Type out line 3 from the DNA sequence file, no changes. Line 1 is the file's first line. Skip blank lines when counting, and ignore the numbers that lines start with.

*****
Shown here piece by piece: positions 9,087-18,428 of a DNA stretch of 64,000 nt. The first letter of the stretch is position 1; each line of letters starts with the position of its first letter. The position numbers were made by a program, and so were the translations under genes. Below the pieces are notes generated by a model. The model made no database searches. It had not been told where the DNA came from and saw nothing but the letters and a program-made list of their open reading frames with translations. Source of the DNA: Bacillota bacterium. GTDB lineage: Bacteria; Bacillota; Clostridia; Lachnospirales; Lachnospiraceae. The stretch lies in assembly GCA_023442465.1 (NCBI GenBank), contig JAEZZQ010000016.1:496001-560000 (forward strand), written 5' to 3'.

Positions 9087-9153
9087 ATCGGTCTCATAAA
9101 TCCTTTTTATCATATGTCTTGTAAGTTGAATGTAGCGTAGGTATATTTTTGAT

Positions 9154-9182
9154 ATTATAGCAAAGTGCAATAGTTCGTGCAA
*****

9087 ATCGGTCTCATAAA